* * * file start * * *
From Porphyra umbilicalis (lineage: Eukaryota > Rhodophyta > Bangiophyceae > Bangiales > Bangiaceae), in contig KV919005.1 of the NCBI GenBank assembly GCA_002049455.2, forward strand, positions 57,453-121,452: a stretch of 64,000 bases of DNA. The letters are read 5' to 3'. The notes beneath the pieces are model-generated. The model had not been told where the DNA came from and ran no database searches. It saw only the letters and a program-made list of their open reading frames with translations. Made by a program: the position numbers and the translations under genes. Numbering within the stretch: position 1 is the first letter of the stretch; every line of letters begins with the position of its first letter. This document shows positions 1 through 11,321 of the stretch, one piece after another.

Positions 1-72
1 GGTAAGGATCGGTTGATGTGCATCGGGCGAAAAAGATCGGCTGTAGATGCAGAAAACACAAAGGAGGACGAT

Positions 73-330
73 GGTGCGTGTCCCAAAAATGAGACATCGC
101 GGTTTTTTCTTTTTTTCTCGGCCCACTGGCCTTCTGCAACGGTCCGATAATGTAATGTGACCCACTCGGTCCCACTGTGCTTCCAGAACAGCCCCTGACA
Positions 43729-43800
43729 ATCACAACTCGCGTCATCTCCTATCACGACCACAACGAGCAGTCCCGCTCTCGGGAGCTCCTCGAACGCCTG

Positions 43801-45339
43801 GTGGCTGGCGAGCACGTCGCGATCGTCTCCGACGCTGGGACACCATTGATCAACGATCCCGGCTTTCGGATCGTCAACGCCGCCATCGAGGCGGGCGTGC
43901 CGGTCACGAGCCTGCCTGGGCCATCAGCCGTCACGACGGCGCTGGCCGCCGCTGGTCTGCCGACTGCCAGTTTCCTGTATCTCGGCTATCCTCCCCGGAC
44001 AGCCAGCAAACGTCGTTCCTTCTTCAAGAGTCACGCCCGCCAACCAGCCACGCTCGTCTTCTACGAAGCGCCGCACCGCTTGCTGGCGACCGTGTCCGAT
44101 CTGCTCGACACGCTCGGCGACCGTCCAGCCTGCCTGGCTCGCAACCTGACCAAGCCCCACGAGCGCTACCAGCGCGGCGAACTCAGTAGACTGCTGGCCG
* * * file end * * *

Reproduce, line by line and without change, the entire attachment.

From Porphyra umbilicalis (lineage: Eukaryota > Rhodophyta > Bangiophyceae > Bangiales > Bangiaceae), in contig KV919005.1 of the NCBI GenBank assembly GCA_002049455.2, forward strand, positions 57,453-121,452: a stretch of 64,000 bases of DNA. The letters are read 5' to 3'. The notes beneath the pieces are model-generated. The model had not been told where the DNA came from and ran no database searches. It saw only the letters and a program-made list of their open reading frames with translations. Made by a program: the position numbers and the translations under genes. Numbering within the stretch: position 1 is the first letter of the stretch; every line of letters begins with the position of its first letter. This document shows positions 1 through 11,321 of the stretch, one piece after another.

Positions 1-72
1 GGTAAGGATCGGTTGATGTGCATCGGGCGAAAAAGATCGGCTGTAGATGCAGAAAACACAAAGGAGGACGAT

Positions 73-330
73 GGTGCGTGTCCCAAAAATGAGACATCGC
101 GGTTTTTTCTTTTTTTCTCGGCCCACTGGCCTTCTGCAACGGTCCGATAATGTAATGTGACCCACTCGGTCCCACTGTGCTTCCAGAACAGCCCCTGACA
Positions 43729-43800
43729 ATCACAACTCGCGTCATCTCCTATCACGACCACAACGAGCAGTCCCGCTCTCGGGAGCTCCTCGAACGCCTG

Positions 43801-45339
43801 GTGGCTGGCGAGCACGTCGCGATCGTCTCCGACGCTGGGACACCATTGATCAACGATCCCGGCTTTCGGATCGTCAACGCCGCCATCGAGGCGGGCGTGC
43901 CGGTCACGAGCCTGCCTGGGCCATCAGCCGTCACGACGGCGCTGGCCGCCGCTGGTCTGCCGACTGCCAGTTTCCTGTATCTCGGCTATCCTCCCCGGAC
44001 AGCCAGCAAACGTCGTTCCTTCTTCAAGAGTCACGCCCGCCAACCAGCCACGCTCGTCTTCTACGAAGCGCCGCACCGCTTGCTGGCGACCGTGTCCGAT
44101 CTGCTCGACACGCTCGGCGACCGTCCAGCCTGCCTGGCTCGCAACCTGACCAAGCCCCACGAGCGCTACCAGCGCGGCGAACTCAGTAGACTGCTGGCCG